It's a commitment to unity of life, to unity with God, and to a kind of unitive realization. And there, of course, you hear the resonance of the East with the Asian traditions. But that's something Christianity needs to be clear about. Okay, younger candidates can have instruction of other subjects. Number 137 is on the role of the monastic community in formation through the experience of monastic life itself. So that's a very important realization. There's a whole different consciousness there, isn't there, than the consciousness we had before. And this is not only with respect to monasticism, monastic formation, but a lot of things in Christianity, in Catholic Church. Before we thought, or others would say it, we had an institutional model of the Church, so we thought in terms of structure, didn't we? And we thought of faith itself in terms of what was called an array of doctrines, of dogmas that were to be believed,


the essential truths of faith. But we didn't very well see the unity between them, and we didn't very much think of the Church as the body of Christ in terms of a body of believers, of the people of God, but rather the Church as a kind of... I don't want to say structure, and I don't want to say institution, because it's too... it doesn't fully cover it, but something like that, we had an image of the Church which was much more like an object in some way, and much less like yourself and the people and the others, much less communal and organic image of the Church. And that's changed a lot. I think it's a change for the positive. So you can see it coming in here. And earlier you thought of... and that's like in terms of observance, the way of life. Here you think of it in terms of the community, the community's way of life. Relations between members of the community and novices must be characterized by...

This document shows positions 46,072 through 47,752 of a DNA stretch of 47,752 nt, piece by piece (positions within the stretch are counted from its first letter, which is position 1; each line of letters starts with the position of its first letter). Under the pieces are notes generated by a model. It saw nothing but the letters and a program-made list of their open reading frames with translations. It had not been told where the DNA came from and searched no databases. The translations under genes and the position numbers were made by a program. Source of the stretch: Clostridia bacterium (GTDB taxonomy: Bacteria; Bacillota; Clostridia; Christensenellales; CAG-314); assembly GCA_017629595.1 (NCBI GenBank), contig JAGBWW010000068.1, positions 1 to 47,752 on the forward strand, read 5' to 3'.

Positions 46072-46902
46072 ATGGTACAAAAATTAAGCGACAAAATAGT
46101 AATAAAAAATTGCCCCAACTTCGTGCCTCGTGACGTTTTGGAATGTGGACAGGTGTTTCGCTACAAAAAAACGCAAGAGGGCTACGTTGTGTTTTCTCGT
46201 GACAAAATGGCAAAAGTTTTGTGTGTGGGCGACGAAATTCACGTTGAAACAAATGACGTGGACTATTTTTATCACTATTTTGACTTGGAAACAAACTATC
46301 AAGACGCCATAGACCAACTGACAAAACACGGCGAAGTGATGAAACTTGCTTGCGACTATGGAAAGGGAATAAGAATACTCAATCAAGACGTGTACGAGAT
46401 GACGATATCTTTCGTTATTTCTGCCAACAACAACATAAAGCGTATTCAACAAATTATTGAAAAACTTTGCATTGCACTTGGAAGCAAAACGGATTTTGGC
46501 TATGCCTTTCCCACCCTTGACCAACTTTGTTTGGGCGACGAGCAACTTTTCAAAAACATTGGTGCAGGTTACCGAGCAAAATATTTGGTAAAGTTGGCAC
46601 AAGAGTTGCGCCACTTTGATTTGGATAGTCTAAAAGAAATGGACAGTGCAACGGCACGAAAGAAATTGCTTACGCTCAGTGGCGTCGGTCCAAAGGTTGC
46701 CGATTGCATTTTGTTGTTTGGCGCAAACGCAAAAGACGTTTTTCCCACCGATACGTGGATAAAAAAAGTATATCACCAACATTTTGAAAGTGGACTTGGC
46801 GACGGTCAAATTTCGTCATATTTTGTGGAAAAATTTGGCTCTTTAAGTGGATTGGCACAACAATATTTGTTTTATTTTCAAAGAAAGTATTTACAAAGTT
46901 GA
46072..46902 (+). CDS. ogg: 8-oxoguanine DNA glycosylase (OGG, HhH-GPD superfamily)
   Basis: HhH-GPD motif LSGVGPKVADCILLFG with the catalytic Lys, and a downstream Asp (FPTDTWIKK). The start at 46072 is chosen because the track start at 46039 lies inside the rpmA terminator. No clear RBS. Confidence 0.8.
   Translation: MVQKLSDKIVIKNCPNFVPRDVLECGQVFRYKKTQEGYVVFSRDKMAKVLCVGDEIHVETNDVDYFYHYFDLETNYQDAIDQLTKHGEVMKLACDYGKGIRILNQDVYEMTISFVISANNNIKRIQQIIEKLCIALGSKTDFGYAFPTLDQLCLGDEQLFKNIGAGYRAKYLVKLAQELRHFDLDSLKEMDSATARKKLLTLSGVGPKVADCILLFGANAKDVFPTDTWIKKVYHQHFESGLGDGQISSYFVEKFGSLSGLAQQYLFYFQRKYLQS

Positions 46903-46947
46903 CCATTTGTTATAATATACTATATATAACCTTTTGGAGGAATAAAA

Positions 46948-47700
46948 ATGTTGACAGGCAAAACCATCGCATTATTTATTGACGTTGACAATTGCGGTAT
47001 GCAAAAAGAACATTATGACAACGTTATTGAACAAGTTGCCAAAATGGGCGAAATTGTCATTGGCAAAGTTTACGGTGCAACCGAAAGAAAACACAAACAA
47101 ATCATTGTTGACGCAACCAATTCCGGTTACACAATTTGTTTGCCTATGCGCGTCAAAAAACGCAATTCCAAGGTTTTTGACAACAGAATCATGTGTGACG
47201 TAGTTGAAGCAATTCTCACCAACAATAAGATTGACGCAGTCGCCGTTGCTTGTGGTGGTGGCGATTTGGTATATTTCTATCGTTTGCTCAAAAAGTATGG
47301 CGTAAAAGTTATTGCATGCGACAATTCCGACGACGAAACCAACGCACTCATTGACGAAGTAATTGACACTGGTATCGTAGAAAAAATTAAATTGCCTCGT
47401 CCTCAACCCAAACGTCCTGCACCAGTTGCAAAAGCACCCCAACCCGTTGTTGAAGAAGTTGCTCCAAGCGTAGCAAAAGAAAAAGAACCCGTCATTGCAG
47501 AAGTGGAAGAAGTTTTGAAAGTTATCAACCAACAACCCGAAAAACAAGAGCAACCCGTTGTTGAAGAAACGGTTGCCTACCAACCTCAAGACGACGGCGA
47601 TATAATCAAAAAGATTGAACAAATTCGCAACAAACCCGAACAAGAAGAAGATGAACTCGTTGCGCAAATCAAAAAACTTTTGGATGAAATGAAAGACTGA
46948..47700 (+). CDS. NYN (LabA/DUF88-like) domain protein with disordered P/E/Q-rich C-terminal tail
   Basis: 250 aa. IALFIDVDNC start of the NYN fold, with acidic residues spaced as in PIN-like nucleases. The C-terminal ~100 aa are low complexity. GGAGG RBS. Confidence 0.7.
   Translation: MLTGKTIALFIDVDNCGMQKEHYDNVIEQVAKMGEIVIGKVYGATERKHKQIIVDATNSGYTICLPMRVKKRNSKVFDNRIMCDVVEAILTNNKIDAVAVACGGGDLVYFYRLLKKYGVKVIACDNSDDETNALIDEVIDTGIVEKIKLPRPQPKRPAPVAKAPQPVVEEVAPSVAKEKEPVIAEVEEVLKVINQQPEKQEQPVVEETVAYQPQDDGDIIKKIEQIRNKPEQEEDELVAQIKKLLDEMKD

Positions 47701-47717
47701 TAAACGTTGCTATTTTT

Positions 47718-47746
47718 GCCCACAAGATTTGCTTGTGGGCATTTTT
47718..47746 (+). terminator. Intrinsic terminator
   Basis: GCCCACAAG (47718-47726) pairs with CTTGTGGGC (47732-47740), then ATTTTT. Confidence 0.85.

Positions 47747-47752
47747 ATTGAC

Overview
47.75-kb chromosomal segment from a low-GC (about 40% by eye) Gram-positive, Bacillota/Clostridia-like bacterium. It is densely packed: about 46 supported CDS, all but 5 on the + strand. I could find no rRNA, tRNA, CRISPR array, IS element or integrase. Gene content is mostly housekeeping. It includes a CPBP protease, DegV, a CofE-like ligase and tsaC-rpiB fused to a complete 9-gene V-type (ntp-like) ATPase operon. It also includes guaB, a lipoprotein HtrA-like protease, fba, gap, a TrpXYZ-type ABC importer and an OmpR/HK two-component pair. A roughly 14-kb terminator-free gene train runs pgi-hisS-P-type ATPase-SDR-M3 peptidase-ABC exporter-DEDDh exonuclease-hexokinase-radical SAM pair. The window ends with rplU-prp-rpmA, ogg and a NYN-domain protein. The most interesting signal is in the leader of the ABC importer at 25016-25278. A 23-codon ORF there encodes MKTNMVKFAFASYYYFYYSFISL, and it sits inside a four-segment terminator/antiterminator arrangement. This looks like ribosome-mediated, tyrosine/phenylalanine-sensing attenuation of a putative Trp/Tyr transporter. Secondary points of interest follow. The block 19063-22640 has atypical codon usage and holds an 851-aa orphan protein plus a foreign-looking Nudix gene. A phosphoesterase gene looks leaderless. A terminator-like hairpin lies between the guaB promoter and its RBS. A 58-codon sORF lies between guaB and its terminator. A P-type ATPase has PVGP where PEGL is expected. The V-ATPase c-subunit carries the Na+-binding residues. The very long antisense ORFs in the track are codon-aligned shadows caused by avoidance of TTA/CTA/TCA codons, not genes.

this is in 137 again... great fraternal charity, family spirit, and a necessary reserve that as the novices do in this delicate phase of seeking and examining their vocation. For one thing, it means that people in the community are not to be interfering in the work of formation. So the community... that reserve. So it's something that the novices themselves should be conscious of, I think, that they have to be aware of influences, of being excessively influenced by individual members of the community outside the novitiate. And often, see, candidates can be very open and vulnerable and suggestible because they're looking for wisdom, they're looking for monastic wisdom, and if someone offers it to them, they're very ready to accept it. If it's a senior member of the community, then they can be very highly respected. They have to be careful.


Because sometimes, there has been in the past, a tendency among some senior members of the community really to have a gospel of their own, in a sense, to have their own spiritual way that they wanted to urge on others. It's not always appropriate. And this can be true of devotions, it can be true of practices, and it's especially true when it causes division, okay? When there's some suspicion of the central line of formation of the community, something like that. Does the reserve work in another way? It may be inappropriate as well for the novice to do too much sharing of what's going on inside with a number of people, okay? There's good announcements to be made. But to preserve a certain container around the interior, there are exceptions to that by and large.